If there’s a weakness here it’s that there’s a bit of a dearth of action throughout the mid-section, but previous films like Raiders were also guilty of this. The dialogue is still interesting and Spielberg manages to infuse some great visual humour into the scenes. What makes it work though is Harrison, who proves he’s still got what it takes to play Indy.
In Skull, we also learn more about the mysterious warehouse that was first and last seen at the end of Raiders. We catch a glimpse of the Ark of the Covenant (which was also referenced in Last Crusade), learn what Indy has been up to for the past 19 years and also learn the fate of his father and favourites like Marcus Brody (did you catch the three references to Marcus?).
Setting Skull’s story 19 years after Last Crusade was a smart move because this reflected the real-life time between the production of the movies and so was age-appropriate for Harrison Ford. This moved the whole story forward to the 1950s, an era punctuated by the Cold War, Red Scare and nuclear arms and space races – all of which are issues that are touched on throughout the film. Crucially, the Soviets naturally stepped into the role of the Nazis as villains.
Bringing back Marion Ravenwood (Karen Allen resuming her role) was also an inspired decision, as Marion was Indy’s original girl and the best fit for him. Likewise, introducing Indy’s son allowed for a reversal of the father-son dynamic that worked so well in Last Crusade.
Shia LaBeouf’s turn as Mutt Williams is entirely competent, inoffensive and not worth having a fit over. The character has a couple of neat idiosyncrasies, and his introduction is made to mirror Marlon Brando’s look in The Wild One. The name too – ‘Mutt’ – seems to be a nod to the fact that Indy himself is named after a dog. Fun fact: did you know that Short Round and Willie in Temple are also both named after dogs?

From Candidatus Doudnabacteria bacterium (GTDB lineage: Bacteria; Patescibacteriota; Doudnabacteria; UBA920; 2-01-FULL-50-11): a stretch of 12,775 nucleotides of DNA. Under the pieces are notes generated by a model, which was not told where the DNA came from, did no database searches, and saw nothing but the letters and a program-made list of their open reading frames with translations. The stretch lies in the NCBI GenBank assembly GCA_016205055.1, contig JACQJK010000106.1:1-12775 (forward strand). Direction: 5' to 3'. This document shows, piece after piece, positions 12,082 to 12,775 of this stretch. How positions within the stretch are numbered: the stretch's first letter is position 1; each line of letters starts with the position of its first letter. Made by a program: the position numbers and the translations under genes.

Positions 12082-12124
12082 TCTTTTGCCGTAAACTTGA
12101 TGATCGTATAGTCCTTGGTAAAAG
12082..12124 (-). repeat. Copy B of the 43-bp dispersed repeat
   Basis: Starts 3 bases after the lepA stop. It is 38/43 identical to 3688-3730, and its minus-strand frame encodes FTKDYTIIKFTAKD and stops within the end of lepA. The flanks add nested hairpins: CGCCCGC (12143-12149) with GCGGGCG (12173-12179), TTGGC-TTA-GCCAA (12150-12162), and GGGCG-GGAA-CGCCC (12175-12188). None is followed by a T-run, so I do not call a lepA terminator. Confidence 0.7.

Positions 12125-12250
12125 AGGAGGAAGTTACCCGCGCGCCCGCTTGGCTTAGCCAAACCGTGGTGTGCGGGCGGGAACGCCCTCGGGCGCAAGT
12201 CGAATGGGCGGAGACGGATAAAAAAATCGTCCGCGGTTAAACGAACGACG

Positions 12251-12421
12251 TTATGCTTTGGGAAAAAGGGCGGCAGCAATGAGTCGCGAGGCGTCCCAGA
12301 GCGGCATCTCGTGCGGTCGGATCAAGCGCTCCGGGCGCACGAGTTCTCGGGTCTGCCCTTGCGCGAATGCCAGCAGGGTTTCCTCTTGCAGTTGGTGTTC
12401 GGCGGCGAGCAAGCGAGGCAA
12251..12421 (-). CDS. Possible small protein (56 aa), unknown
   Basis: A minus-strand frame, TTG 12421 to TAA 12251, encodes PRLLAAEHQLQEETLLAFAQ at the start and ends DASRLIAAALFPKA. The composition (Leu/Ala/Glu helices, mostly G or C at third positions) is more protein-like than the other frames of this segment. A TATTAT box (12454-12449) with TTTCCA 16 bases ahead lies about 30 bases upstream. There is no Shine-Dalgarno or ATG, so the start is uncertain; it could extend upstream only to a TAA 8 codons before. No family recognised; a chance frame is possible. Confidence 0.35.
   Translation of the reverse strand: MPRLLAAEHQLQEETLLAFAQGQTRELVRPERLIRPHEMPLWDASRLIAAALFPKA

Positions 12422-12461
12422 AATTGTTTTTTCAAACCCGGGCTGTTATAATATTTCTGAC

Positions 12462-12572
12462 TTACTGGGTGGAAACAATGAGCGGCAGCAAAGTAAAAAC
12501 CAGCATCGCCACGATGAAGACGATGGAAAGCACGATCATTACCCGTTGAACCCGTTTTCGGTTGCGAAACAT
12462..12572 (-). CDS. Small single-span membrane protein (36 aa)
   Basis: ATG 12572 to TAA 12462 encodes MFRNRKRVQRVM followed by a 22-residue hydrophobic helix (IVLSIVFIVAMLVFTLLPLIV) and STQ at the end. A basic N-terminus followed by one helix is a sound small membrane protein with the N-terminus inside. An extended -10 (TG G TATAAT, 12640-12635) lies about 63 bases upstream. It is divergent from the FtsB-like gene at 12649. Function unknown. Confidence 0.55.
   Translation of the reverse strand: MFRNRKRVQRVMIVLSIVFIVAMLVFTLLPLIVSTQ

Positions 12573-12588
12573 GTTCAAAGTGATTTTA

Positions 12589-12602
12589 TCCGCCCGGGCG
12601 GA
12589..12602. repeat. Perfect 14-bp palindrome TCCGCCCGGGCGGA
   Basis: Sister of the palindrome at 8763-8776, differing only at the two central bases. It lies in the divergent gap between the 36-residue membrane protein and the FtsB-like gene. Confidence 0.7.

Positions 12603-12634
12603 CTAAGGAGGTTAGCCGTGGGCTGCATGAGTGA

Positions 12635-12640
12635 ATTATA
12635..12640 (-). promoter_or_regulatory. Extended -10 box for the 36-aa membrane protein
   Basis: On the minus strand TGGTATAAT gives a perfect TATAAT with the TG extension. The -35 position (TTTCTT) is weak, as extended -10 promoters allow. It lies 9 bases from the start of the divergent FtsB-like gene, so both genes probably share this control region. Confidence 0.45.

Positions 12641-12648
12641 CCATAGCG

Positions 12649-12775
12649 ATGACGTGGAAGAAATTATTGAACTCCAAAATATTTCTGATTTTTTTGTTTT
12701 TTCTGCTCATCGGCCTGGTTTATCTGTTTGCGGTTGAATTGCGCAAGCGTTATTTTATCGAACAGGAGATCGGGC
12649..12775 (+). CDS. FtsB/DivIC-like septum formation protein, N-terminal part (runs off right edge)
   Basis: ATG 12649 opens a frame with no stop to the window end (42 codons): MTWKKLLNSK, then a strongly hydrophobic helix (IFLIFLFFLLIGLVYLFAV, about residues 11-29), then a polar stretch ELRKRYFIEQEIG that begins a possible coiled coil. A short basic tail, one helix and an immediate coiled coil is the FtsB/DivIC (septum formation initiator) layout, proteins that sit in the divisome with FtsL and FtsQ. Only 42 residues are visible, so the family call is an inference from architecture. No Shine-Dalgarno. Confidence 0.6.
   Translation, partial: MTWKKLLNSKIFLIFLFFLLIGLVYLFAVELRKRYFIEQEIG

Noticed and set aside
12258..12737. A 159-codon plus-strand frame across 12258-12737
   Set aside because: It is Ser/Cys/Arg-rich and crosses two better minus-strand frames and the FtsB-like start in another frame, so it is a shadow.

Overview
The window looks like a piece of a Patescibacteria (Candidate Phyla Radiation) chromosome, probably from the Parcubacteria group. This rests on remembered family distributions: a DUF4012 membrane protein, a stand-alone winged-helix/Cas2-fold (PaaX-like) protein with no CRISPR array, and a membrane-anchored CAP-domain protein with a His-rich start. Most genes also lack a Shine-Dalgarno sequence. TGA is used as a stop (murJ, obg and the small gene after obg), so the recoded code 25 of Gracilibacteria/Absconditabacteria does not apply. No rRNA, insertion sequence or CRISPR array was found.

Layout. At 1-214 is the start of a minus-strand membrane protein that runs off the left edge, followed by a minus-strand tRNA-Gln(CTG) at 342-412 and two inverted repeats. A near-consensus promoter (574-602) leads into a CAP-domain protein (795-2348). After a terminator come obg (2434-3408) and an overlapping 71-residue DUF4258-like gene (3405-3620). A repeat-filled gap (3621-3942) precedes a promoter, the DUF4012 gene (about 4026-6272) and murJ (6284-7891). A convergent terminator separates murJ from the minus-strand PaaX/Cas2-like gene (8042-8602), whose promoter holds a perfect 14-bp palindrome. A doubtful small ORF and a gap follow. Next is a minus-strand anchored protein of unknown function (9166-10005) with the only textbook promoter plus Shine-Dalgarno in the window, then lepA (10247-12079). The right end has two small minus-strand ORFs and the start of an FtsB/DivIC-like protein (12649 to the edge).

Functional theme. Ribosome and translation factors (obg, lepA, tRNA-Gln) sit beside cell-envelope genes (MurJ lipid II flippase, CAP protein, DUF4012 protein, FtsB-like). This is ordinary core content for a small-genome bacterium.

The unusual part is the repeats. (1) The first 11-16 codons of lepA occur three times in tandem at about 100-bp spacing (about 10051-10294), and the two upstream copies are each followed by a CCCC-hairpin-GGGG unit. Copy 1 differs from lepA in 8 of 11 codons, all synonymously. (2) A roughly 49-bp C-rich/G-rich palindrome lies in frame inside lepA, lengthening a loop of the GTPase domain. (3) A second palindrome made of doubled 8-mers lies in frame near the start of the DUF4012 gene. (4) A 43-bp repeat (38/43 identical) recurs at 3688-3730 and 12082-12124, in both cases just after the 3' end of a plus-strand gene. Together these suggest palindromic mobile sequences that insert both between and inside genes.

The End is the Same as Raiders’ Ending
I’m just going to let the pictures do most of the talking this time.
In both Raiders and Skull, Indy basically does nothing during the climax while the villains get taken out by their own curiosity in a flashy show of special effects. I’m not saying the ending is flawless – I’m still disappointed that Indy isn’t a more active participant – but I also levy the same criticism against Raiders since the same thing happens there.
Technically they’re interdimensional beings but I’ll let that slide for now. So… what’s the big deal?
Perhaps I should backtrack a bit first with this one and begin with the MacGuffin (the object that drives the plot and which Indy is after). In Raiders it was the Ark and Last Crusade had the Holy Grail. Now we have the Crystal Skull, an artefact that’s a bit more esoteric and exotic, not unlike the Sankara Stones from Temple.
Crystal skulls therefore are exactly the kind of objects that Indy would go after. Popular depictions of the skulls often tie them to the ancient astronaut theory: the idea that early man was visited by extraterrestrials who cultivated our culture and technology. This theory was explored in Ridley Scott’s Prometheus earlier this year, and has been tackled in many other media as well – one example is the popular Stargate series.
The link to crystal skulls is made because some argue that such skulls could not have been made by human technology. Since many early cultures worshipped the sun and heavens, it’s suggested that the skulls might have had extraterrestrial encouragement.
While the titular Crystal Skull might then have more of a sci-fi leaning to it than the supernatural aspects of what’s come before – which again is appropriate given the 1950s setting – it’s still perfect fodder for an Indy adventure. Moreover, it helps make Skull a unique story rather than simply rehashing another Judeo-Christian artefact. Finally, when you come down to it, supernatural and sci-fi both fit under the broad heading of fantasy; if you can accept the wrath of god, magical stones and a 1000-year-old knight, why not
aliens interdimensional beings?